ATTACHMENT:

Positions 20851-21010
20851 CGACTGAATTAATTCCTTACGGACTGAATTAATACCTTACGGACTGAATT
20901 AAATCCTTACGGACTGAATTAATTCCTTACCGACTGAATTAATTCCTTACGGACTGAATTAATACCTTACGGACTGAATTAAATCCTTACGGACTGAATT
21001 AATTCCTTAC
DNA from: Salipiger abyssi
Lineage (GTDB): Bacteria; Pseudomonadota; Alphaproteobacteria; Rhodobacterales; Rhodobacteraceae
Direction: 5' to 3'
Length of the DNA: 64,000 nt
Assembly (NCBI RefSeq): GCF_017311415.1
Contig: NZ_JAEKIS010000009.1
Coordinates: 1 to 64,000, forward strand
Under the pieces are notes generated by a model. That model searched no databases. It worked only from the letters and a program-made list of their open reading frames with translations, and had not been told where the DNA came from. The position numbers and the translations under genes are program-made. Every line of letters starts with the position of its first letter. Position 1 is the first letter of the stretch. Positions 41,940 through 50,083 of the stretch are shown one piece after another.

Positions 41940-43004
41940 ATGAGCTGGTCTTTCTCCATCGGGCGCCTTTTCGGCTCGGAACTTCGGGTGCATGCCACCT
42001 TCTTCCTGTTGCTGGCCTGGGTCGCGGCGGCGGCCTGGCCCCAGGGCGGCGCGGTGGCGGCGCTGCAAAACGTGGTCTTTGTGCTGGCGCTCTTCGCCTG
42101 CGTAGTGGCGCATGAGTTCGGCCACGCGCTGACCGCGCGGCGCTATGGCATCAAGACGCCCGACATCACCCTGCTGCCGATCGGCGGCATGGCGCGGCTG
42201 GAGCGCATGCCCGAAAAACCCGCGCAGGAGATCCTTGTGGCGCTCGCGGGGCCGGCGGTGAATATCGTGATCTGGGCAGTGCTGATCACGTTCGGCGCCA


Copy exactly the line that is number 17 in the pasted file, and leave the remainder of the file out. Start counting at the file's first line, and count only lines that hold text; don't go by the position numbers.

42201 GAGCGCATGCCCGAAAAACCCGCGCAGGAGATCCTTGTGGCGCTCGCGGGGCCGGCGGTGAATATCGTGATCTGGGCAGTGCTGATCACGTTCGGCGCCA